Sunday, September 02, 2007

Computer assisted sculpture

I am going to show you a way of creating sculptures using Mathematica. For the time being, I will show you just one finished example that I prepared earlier, but I will return to this theme in the future to show more generally how you can do computer-assisted sculpture, and lots more besides.

Here is the finished object (i.e. the letter "X") displayed using Mathematica's tasteful 3D rendering:


The basic trick to creating this sort of sculpture is to start with a sheet of elastic "paper", and to then stretch and fold it to the required shape. The allowed moves are basically the same as in origami, except for the fact that the "paper" used here is elastic. Also, in the example shown here the sheet starts off curled round into a cylinder.

The simplest way to see how the cylinder is deformed into the final letter "X" is to see a video of the whole process:

video

The various steps shown in the above video are:
  1. Start with a cylinder.

  2. Pinch the top and bottom of the cylinder to bring the front and back sheets of its surface together. The aim of this is to create two separate tubes that will eventually become the left and right halves of the "X". At this point in the video there is an artefact where the front and back sheets of the surface pass through each other; this is a side effect of the interpolation method that I used to create intermediate frames in the video.

  3. Fill out the waist of the above surface to compensate for the fact that the pinching operation (2) has made the front and back sheets of the surface touch all of the way from top to bottom. The aim of this is to recreate a 3D volume contained between the front and back sheets of the surface.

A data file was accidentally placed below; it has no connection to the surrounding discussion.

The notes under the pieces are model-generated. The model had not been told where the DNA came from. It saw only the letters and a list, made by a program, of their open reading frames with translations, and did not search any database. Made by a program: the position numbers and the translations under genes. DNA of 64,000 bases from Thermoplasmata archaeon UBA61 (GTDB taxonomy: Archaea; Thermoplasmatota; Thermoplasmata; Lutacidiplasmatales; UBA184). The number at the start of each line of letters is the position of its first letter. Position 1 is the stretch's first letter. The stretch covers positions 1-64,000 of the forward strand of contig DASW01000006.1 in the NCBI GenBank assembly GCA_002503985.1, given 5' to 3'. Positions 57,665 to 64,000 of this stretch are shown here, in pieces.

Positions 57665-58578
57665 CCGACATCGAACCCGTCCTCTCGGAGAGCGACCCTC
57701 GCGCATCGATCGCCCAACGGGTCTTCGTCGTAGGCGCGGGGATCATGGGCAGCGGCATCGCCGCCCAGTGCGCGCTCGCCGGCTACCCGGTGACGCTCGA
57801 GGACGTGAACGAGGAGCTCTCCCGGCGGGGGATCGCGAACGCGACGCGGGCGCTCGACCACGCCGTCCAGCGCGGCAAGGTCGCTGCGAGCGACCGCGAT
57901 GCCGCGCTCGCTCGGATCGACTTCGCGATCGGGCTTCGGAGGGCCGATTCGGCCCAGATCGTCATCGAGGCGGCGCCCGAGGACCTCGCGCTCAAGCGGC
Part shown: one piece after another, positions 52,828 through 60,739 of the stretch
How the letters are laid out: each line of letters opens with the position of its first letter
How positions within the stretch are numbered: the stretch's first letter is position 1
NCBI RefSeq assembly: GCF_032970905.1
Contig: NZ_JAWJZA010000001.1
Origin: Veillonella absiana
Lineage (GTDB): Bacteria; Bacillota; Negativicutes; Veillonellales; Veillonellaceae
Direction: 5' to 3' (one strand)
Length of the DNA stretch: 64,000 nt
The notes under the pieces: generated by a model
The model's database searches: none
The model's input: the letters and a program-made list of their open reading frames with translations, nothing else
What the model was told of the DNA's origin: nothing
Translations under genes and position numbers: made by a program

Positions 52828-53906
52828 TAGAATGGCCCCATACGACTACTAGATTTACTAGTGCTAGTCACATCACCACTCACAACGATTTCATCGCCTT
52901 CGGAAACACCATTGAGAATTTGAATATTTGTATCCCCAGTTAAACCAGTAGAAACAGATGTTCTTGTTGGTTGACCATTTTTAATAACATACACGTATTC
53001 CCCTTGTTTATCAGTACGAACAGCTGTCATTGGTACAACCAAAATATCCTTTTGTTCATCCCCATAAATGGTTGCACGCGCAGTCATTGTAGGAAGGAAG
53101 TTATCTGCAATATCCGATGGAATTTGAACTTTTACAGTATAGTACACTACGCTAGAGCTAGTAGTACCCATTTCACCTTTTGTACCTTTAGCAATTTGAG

4. Vertically stretch the left and right tubes of the surface. The aim of this is to begin to make these tubes look a bit more like what they need to be to make an "X".

  5. Bend the top and bottom ends of the left and right right tubes outwards. The aim of this is to make these tubes look even more like what they need to be to make an "X".

  6. Vertically constrict the middle of the surface, and stretch the tubes vertically. The aim of this is to accentuate the left and right tubes of the surface, which makes them look like the required "X".

  7. Sharpen the edges of the surface. The aim of this is to make the final shape of the "X" cleaner and crisper.
Each of the steps above is a simple deformation of the surface, and the sequence of steps is carefully arranged so that the surface gets gradually deformed towards the required shape, i.e. the letter "X". More generally, in addition to the basic deformation operations used above, a different starting shape for the surface could be used (e.g. a plain 2D sheet), or more complex operations could be used such as cutting/gluing the surface to create any sculpture that you want.

In the future I will return to this theme to describe it in more detail. I will also post a link here to a more detailed desciption of the steps, including complete Mathematica code.

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